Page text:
MillerCoors announced Sept. 4 a restructuring strategy that
will involve layoffs of 350 salaried employees by the end of the month.
Among the 350 layoffs, according to the Chicago Tribune, 150 are formerly open
positions that will now remain unfilled, in addition to others that had been
terminated earlier this year. The beer giant’s headquarters, which has been
based in Chicago’s downtown Loop area since 2010, employs 500 people.
MillerCoors also oversees large Wisconsin and Colorado campuses, as well as
seven breweries across the country. The impact this round of layoffs will have
on each campus has not been disclosed, according to the Tribune.
The Tribune cited challenges such as declining beer sales, a commercial driver
shortage and 10-percent aluminum tariffs imposed by President Donald Trump in
March among setbacks that have challenged the company financially.
MillerCoors, a joint venture between SABMiller and Molson Coors, tapped Chicago
for the site of its headquarters in July 2008, with the Windy City narrowly
edging out Dallas, Texas. A year later, the Chicago Community Development
Commission voted to award the company $5.7 million in tax increment financing,
or TIF, funds. The subsidy amounted to 27.5 percent of the beermaker’s estimated
total development costs on its Wacker Drive office.[to top of second column]
“Not only did Chicago get chosen over Dallas, Tex., in the competition for these
headquarters,” a commission spokesperson said at the time in a press release,
“but our city stands to benefit from the jobs this company will bring and the
new life it will bring to an office building that has experienced a high vacancy
While it remains to be seen exactly how many of the planned 350 layoffs affect
Chicago headquarters employees in particular, the $5.7 million in TIF funds city
officials delivered to MillerCoors in 2009 will not be reclaimed.
The trouble with TIFs
TIFs work like this: Local officials identify a “blighted” neighborhood, around
which they establish a designated “TIF district” to incentivize economic
investment in that area. TIF districts freeze the Equalized Assessment Value, or
EAV, of all properties within the district and divert all property tax revenue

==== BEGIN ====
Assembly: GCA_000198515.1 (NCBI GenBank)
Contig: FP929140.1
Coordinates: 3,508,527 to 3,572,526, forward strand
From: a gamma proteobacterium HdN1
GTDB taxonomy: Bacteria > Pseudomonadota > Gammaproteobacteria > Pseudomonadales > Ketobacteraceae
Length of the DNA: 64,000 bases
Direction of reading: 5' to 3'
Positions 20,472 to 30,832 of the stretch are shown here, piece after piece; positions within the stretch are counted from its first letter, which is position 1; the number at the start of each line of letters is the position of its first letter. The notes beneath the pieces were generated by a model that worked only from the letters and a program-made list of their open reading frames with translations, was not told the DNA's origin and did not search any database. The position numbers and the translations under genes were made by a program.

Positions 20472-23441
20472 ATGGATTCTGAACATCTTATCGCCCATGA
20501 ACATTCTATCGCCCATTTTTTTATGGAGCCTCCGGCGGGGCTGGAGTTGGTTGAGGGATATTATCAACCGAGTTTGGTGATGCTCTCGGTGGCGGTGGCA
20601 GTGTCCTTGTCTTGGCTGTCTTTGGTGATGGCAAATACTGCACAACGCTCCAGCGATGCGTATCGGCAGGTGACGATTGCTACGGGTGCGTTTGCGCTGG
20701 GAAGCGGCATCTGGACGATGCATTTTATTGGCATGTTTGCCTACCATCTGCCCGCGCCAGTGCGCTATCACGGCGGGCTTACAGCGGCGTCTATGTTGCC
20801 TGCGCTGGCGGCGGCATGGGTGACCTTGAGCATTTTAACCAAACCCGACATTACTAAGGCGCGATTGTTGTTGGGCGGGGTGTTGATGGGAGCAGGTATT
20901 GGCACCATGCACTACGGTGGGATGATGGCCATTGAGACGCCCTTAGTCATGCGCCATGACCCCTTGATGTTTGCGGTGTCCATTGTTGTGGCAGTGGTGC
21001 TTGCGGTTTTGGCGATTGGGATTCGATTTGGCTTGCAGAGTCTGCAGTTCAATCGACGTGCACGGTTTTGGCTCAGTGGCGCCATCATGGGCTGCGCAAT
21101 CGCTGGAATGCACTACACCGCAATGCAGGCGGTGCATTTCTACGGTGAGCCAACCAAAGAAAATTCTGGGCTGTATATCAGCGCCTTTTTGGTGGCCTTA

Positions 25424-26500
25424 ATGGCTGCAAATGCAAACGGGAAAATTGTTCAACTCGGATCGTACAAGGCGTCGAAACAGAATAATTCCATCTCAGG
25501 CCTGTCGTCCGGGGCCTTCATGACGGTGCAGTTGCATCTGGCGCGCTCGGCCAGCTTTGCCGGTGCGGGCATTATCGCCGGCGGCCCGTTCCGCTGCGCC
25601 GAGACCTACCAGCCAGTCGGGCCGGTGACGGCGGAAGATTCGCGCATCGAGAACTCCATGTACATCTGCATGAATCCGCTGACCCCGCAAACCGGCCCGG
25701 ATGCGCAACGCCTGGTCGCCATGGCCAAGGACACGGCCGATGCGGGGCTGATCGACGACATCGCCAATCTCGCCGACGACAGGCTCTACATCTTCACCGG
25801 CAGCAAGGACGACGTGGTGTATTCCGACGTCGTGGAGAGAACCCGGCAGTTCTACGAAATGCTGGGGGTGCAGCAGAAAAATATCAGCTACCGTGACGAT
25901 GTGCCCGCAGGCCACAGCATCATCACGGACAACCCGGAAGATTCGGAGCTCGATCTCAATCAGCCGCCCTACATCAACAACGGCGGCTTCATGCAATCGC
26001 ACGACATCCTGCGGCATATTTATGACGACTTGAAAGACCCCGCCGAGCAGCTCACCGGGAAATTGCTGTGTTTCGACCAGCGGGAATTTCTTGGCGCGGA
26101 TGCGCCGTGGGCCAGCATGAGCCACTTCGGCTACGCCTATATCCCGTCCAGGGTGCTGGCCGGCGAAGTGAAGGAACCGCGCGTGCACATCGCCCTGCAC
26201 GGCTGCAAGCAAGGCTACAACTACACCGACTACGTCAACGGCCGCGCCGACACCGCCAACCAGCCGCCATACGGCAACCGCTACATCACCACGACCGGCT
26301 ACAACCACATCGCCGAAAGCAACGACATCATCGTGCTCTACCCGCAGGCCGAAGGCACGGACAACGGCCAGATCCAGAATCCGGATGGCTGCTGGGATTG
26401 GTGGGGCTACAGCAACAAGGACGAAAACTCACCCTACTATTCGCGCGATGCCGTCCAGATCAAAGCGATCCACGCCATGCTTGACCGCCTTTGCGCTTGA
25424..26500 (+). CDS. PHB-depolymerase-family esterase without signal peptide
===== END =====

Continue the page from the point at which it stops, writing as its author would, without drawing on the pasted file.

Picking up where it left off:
generated above that EAV into a private TIF fund. The mayor exercises full
discretion over the TIF fund, awarding the funds to private companies in
exchange for development in the TIF district.
Given the prerequisites for receiving TIF
incentives, MillerCoors’ headquarters may strike Chicagoans as a
questionable beneficiary of TIF dollars. The Loop neighborhood,
where the site is located, is among the city’s most affluent. But
MillerCoors’ TIF subsidy was no anomaly. Chicago collected $660
million in TIF revenue last year, with nearly half of that revenue
captured by TIF districts located in affluent neighborhoods –
including the Loop. The LaSalle Central TIF district, which is only
12 years old, brought in nearly $57 million in revenue in 2017, the
highest among Chicago-area TIF districts.
Nearly a third of all property tax revenue in Chicago is diverted to
private TIF funds appropriated for the city’s 143 TIF districts. And
with affluent neighborhoods capturing a substantial share of those
funds, it’s evident that the TIF program is not achieving its
By reallocating property tax revenue to private development, TIF
districts deprive communities of resources that would otherwise go
toward funding core government services. What’s worse, this can
force local taxing bodies to hike property tax levies in an effort
to make up for foregone property tax revenue.
Fortunately, two bills in the General Assembly – Senate Bill 2880,
filed by state Sen. John F. Curran, R-Downers Grove, and House Bill
5230, filed by state Rep. William Davis, D-East Hazel Crest – would
establish a stricter definition of “blighted areas.” Those bills,
which have earned bipartisan support, would be a step toward
limiting abuse of TIFs.
To prevent property tax revenue from being squandered on dubious
development projects, state lawmakers should pursue reforms that
both reduce the number of TIF districts and increase transparency in
the allocation of TIF funds. At the local level, Chicago officials
must aggressively push for reforms that create an environment that’s
welcoming to all businesses – not just hand-picked winners.
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